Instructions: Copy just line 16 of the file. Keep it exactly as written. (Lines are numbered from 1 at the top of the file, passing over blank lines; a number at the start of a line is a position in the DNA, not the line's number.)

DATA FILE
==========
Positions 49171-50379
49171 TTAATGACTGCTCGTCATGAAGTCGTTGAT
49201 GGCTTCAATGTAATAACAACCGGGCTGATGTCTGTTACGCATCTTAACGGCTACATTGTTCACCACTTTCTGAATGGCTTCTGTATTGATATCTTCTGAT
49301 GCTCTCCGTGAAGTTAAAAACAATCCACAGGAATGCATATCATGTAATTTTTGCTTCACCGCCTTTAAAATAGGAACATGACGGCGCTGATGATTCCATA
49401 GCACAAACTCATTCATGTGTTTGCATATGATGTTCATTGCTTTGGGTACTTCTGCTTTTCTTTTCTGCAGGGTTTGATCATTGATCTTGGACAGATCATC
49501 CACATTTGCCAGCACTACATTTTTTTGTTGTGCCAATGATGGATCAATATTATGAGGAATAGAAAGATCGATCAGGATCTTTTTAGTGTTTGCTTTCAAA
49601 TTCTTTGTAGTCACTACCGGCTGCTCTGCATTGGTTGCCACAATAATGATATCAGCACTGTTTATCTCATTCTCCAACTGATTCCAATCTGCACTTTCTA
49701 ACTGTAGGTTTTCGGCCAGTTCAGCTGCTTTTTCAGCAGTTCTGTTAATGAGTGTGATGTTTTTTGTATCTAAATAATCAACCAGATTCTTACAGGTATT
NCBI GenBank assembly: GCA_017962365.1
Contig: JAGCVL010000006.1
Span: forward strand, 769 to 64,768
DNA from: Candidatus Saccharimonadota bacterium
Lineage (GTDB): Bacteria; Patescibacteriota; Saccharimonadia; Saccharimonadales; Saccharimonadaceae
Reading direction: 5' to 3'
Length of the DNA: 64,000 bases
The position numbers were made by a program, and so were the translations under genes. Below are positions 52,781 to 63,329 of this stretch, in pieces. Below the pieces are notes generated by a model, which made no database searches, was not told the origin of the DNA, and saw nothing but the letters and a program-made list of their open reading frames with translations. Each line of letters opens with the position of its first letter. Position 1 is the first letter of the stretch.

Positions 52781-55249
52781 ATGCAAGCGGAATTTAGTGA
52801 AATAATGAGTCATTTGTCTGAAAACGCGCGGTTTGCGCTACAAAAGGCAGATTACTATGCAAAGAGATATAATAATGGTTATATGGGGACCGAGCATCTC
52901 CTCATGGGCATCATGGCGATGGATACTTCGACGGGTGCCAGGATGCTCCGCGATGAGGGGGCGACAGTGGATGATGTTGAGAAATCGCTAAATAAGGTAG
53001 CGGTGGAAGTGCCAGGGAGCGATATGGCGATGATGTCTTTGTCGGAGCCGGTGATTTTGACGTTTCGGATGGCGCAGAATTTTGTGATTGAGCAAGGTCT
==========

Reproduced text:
The position numbers were made by a program, and so were the translations under genes. Below are positions 52,781 to 63,329 of this stretch, in pieces. Below the pieces are notes generated by a model, which made no database searches, was not told the origin of the DNA, and saw nothing but the letters and a program-made list of their open reading frames with translations. Each line of letters opens with the position of its first letter. Position 1 is the first letter of the stretch.